Let’s get proper on the property, shall we? Owning a house with the intention to occupy in the long run is inarguably a fail-safe, conventional wisdom for the average Singaporean folk, because it multiplies that magic ‘E’ word: Equity. But sometimes we get clouded by what the majority is doing and forget that rentals can be a sweet escape from diving headfirst into a heavy financial commitment.
Fortunately, we know just the guy to help you make a list of pros and cons. We speak to Khai Rambo, Associate Division Director at Propnex, to get his professional take on whether it’s better for you to purchase or rent a house.
The not-so-curious case of HDB
Before we delve deep into the merits of renting and buying an apartment in Singapore, let’s get one thing out of the way. If you ask The Bear, it’s a no-brainer that first-time home owners shouldn’t think twice about buying. Specifically, buying a HDB flat.
We can think of only good things: on top of the already subsidised price, you are eligible for up to S$40,000 worth of grants with the Additional CPF Housing Grant (AHG), Special CPF Housing Grant (SHG) and Family Grant (S$20,000 or S$30,000 if you are buying resale). The HDB concessionary loan can also ease your big purchase, the initial financing stage that is, by hedging against interest rate fluctuations and allowing up to 90% loan on your home. When it’s all said and done, the substantial savings you get compared to buying a condo could very well give you the opportunity to do just that after the HDB minimum occupancy period (MOP): invest in a second property.
But most of all, you and your partner get to tell the world on Facebook how you guys now have a place to call your own. Can you imagine how much it’s going to kill the romance if you had proposed with “hey, let’s rent a flat!”?
Advantages of buying a property in general
In what is perhaps the biggest lesson in Robert Kiyosaki’s Rich Dad, Poor Dad, it is possible for people break away from the slog-for-a-fixed-salary-to-pay-the-bills cycle by acquiring income generating assets, so it can automatically settle your expenditures. When you buy an apartment, whether it is a HDB flat or a two-bedder at a condo, you are essentially owning an appreciating asset. The value of your equity shoots up. If you decide to sell sometime down the road, you could very well pocket a big fat cheque from the sale.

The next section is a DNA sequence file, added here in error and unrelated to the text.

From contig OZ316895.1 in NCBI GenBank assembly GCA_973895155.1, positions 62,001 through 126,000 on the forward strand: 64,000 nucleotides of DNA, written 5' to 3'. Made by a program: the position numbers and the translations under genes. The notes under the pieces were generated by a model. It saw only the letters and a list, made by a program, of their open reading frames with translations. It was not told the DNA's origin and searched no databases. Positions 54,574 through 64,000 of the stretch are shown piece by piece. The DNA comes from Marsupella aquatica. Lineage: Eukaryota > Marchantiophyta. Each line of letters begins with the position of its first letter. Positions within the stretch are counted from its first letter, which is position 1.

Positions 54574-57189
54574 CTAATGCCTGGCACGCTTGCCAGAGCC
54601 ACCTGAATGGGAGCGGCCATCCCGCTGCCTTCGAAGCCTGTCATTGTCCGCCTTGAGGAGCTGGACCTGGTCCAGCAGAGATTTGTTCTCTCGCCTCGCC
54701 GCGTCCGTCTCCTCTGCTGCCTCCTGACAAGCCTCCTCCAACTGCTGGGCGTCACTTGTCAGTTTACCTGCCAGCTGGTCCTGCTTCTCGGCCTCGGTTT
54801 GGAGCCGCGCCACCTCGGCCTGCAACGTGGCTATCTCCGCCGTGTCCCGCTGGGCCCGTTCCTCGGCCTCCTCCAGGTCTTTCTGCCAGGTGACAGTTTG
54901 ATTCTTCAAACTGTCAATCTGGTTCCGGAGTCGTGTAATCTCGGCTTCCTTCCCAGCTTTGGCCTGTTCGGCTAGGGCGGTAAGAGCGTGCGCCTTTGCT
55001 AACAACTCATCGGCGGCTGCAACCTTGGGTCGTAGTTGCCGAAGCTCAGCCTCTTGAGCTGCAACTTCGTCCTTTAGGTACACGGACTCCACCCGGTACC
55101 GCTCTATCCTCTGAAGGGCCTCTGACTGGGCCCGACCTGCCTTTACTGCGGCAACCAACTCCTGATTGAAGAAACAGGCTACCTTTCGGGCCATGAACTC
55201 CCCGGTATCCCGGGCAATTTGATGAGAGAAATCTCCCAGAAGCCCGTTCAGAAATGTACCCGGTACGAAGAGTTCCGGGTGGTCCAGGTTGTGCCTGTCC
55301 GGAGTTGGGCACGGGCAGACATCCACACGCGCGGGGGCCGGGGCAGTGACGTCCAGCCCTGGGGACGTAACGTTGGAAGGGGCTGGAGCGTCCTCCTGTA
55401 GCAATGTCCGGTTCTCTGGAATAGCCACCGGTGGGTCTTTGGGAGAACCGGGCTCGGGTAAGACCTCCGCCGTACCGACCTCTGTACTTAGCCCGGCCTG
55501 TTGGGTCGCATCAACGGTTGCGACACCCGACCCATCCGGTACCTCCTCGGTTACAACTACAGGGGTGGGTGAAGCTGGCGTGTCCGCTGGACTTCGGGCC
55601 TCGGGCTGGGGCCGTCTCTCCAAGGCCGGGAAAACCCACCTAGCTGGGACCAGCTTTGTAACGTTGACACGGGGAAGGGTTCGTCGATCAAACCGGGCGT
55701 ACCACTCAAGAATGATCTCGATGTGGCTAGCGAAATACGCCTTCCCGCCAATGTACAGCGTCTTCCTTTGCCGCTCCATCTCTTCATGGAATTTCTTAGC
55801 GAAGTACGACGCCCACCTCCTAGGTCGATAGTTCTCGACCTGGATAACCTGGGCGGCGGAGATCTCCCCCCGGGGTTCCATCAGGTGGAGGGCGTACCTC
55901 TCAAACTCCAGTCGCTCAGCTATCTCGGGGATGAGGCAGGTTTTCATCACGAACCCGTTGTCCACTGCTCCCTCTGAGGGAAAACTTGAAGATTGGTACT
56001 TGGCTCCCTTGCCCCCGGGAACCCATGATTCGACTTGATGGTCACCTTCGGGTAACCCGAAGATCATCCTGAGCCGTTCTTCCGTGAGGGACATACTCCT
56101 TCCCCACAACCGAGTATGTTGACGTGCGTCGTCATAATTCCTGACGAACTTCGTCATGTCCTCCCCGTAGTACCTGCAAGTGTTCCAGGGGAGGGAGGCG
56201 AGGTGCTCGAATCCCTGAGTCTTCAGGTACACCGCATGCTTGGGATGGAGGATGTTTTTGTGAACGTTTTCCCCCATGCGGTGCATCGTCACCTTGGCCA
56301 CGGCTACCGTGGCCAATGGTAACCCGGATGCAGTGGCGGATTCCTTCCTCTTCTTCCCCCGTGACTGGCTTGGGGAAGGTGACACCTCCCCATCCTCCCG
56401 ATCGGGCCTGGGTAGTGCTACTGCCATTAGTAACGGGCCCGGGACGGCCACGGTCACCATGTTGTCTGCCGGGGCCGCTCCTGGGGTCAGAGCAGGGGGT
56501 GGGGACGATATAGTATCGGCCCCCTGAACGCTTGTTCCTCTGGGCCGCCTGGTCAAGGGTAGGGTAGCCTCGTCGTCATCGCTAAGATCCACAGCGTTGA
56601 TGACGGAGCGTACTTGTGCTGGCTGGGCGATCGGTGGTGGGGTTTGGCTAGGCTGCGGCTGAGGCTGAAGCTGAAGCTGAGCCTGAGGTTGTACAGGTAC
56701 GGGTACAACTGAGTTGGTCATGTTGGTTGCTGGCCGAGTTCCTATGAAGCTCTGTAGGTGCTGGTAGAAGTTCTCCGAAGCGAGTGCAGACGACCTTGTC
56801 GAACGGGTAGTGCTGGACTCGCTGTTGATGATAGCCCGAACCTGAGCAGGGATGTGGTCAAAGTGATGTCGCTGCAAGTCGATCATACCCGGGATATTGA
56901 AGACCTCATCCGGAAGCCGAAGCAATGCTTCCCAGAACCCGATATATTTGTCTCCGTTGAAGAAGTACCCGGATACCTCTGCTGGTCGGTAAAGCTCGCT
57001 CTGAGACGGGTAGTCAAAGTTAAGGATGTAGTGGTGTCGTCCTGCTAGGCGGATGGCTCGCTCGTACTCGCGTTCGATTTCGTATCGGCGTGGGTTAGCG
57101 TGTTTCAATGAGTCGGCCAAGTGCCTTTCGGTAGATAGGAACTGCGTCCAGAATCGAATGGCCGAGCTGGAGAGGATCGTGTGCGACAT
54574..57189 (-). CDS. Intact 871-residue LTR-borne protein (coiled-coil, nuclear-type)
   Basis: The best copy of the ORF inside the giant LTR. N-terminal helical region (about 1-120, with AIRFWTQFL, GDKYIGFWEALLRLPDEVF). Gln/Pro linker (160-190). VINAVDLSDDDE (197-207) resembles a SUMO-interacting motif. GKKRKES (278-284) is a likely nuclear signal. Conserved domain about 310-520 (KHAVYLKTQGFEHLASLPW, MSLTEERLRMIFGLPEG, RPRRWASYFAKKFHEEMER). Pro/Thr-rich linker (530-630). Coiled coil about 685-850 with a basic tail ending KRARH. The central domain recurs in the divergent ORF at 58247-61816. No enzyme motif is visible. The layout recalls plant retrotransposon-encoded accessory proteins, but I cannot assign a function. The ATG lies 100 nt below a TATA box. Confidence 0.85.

When you rent, you can’t quite fill up your personal balance sheet’s asset column the same way. What you are doing is throwing money into a black hole, like paying for a car loan. The only profit you get is, well, you get absolutely nothing actually.
According to the sentiments of Khai Rambo, it is better to just buy now instead of timing the property market. “I really believe in the philosophy ‘Don’t wait to buy property, but buy property and wait’. I see the benefits of this because waiting reduces your loan tenure and restricts your ability to buy due to government policies and measures, as well as global factors. The best time to buy is when it is deemed safe and you can afford it.”
Besides a possible sale in the future, there is also another way to generate profits from your home. Rambo adds on: “You can generate some cash flow by leasing out your current place and then renting somewhere that is cheaper. Everyone could do with a little more money.”
Advantages of renting
We have made the case for buying, yet renting an apartment doesn’t really get the credit it deserves. If anything, the decline of rental prices could be a signal for aspiring home owners to test the waters right now. According to data pulled from SRX, rental prices have fallen by about 15% for the past 10 quarters. Mr Rambo also noted that rental apartments come fully furnished nowadays, saving you the hassle of hiring interior designers and embarking on a IKEA shopping trip.
“Renting allows you to try out a location for your potential new home. You need a place to stay, but once you have bought your place, it comes with the financial commitments and it is not liquid due to the seller stamp duty – you have to stay for five years before you think of selling,” Mr Rambo said.
“However, a rental home is different. You can try it out for a minimum stay of six months. I’ve done deals where the tenant offered to buy the unit from the landlord after renting for two years.”
So… what’s the move? Buy or rent?
In return, the question we are going to pose is, who are you and what is your lifestyle like? We said it before, and we’ll say it again. It would be wise for newly engaged couples to apply for a new HDB and own it. Rambo also confirmed it with his opinion: “It is better to buy a new launch project due to the fact that in most of the property sales, the first owner tends to make the most money unless the property is bought at the peak of the current property cycle.”
If you are a singleton hunting down your own space, HDB is out of the question unless you are 35 and above. Your only option is to turn to private residential properties, but the cost might be too much to bear even for a studio. Renting an apartment would strike the middle ground perfectly here, although there is a chance you have to put up with ugly interior design that doesn’t scream bachelor pad as much as, err, just a pad. If the owner decides to sell, out you go, too.
Then again, isn’t that the beauty of rentals? It’s like a no-strings-attached summer fling. You can simply put yourself back on the market and move on to another.
There are a few people who stay in rental but they bought new launch property like Treasure At Tampines, The Florence Residences, Stirling Residences or Whistler Grand to make quick profit once they reach 3 years after signing of TOP. Developer increase prices nearing to TOP, owners can subsale at profit too.